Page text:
WASHINGTON – Amid China’s preparations to host the 2008 Olympic Games, a panelist of witnesses and experts half a world away testified before the U.S. government’s religious freedom agency about China’s intense persecution of religious bodies and people it deems subversive to its control.
Testimonies of heads of organizations supporting the underground church in China were presented before the U.S. Commission on International Religious Freedom on Wednesday.
Bob Fu, the president of China Aid Association, reported on China’s continuous crackdown of protestant Chinese house churches. He said that the Chinese government has changed its tactics against house churches. The government is now placing greater pressure on church leaders, effectively lowering the numbers of reported incidents of house church raids and arrests.
Another new development in Chinese persecution strategies involve labeling house churches as cults, thus allowing the government to justify its repression of unregistered Protestant churches.
“The changing strategies and tactics of Public Security Officials - interrogations on the spot, accusing church leaders of criminal activities and banning protestant movements as cults – suggest that the Chinese authorities are becoming increasingly concerned about appearing more tolerant of Christians in the eyes of the international community,” commented Fu.
“However there seems to be less evidence of a genuine change in their broad policy.”
China’s communist government only officially recognizes churches that have registered with government-run, designated Protestant and Catholic groups. Many churches have refused to register arguing that Christ is the head of the church, and not the Chinese government. Moreover, many Catholic churches refuse to register with the government run Catholic association because it does not recognize the authority of the Pope.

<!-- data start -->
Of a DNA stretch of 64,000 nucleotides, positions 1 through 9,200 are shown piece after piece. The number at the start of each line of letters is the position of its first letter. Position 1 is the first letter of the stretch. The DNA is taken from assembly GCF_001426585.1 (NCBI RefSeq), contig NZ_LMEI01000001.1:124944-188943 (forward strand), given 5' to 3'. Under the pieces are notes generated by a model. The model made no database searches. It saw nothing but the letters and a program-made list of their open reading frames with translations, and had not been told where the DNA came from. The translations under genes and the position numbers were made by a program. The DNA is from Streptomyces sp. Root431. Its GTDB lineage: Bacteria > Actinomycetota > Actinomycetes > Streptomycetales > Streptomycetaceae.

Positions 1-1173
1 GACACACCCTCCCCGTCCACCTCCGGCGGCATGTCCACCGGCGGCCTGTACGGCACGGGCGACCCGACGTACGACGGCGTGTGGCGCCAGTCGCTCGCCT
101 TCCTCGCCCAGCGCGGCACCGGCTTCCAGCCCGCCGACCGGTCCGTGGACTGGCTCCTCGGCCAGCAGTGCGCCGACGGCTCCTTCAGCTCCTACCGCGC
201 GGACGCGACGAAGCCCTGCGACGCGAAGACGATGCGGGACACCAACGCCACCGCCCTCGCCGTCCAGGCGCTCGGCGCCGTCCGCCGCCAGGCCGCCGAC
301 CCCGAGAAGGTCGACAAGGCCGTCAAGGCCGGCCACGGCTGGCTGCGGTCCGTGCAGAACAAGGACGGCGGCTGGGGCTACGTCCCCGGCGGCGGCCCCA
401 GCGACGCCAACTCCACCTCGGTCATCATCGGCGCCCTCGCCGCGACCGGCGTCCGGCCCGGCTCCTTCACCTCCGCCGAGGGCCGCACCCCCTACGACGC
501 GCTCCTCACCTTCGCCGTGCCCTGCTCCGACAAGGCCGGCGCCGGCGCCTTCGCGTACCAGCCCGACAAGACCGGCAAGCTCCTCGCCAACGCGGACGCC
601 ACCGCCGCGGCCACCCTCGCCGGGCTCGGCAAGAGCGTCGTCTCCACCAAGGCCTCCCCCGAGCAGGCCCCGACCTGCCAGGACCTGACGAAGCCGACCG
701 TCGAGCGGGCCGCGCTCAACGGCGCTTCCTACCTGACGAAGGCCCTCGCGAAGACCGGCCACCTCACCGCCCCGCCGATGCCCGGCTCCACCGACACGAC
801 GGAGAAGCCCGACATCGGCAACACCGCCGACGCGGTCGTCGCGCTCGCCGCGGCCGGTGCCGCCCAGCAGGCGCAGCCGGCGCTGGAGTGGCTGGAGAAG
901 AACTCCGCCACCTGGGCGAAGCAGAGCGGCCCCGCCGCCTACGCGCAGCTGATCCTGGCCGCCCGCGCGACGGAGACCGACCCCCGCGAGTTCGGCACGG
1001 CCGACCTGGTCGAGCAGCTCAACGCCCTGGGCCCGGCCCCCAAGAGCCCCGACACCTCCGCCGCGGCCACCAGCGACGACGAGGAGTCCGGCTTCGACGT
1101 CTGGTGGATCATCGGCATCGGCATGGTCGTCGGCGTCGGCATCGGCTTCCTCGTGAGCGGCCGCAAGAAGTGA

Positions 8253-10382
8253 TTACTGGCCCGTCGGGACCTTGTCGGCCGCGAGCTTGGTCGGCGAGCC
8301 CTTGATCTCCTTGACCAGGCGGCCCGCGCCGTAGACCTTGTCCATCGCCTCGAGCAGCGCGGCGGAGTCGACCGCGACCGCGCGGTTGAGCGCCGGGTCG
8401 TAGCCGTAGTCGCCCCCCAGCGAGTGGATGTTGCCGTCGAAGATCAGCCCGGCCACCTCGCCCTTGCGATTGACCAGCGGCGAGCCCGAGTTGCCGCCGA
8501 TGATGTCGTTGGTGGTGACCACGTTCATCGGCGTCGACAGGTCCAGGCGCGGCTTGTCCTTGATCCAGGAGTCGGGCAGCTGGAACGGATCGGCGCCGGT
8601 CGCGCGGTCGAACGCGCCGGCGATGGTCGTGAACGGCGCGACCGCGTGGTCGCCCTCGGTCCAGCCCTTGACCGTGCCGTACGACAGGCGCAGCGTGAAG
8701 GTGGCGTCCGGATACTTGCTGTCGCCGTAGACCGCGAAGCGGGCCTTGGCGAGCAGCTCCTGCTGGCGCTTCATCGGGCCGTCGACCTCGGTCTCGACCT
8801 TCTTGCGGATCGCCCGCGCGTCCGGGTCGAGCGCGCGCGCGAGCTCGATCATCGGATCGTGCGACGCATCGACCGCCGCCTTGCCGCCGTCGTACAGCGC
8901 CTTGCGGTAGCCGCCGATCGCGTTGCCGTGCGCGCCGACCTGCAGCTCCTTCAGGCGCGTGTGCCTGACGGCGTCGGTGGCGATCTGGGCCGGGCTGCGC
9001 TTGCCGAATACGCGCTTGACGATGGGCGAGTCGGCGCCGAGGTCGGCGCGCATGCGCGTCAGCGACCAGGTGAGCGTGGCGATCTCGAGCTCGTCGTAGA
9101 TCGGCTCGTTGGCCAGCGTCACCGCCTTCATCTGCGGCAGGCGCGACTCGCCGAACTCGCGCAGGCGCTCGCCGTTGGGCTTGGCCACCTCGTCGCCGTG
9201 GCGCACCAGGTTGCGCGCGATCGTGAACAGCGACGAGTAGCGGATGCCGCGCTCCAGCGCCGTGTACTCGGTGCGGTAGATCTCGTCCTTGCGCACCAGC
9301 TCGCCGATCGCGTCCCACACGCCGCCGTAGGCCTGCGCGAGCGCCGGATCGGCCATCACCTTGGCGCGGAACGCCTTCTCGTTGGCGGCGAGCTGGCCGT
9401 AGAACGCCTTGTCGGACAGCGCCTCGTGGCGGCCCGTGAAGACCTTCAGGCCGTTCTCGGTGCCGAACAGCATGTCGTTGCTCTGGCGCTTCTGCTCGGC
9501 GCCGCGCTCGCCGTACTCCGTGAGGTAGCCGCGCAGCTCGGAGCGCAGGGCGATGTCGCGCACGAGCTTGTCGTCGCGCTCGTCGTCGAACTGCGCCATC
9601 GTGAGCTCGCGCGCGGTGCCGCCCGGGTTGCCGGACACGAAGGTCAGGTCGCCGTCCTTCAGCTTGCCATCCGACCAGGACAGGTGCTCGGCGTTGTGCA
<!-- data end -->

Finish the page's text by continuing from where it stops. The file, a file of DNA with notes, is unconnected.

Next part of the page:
Joseph Kung, president of The Cardinal Kung Foundation, testified to the Commission about the arrest, torture, imprisonment, or disappearance of underground Catholic bishops in China.
Kung emphasized the case of Bishop Su Zhimin, who was a prominent leader of the underground Roman Catholic Church in China, leading several hundred thousand of underground Catholics. Su was arrested in October 1997 and at one time beaten to the point he suffered extensive hearing loss. His current whereabouts and whether he remains alive are still a mystery.
Sharon Hom, executive director of Human Rights in China, concluded the panel discussion by emphasizing that the United States and western governances should not back down on pressing and promoting human rights in China.
“Chinese government is now using human rights language,” said Hom. “So if they are using the language and they signed onto human rights treaties we should not be backing down in 2007 to say, ‘They might get nervous if we say human rights,’” she argues.
“We should say, ‘Didn’t you sign all these documents that say human rights, so let’s talk about how to promote human rights?,’” added Hom. “So I want to say we should really push it and not back down.”
Others who spoke on the panels included Michael Green, Japan Chair for the Center for Strategic and International Studies and former senior director for Asian Affairs at the National Security Council; Erping Zhang, president of Association for Asia Research; Bhuchung Tsering, vice president of International Campaign for Tibet; and Kamila Telenbidaeva, wife of Huseyin Celil of Uyghur Canadian Association.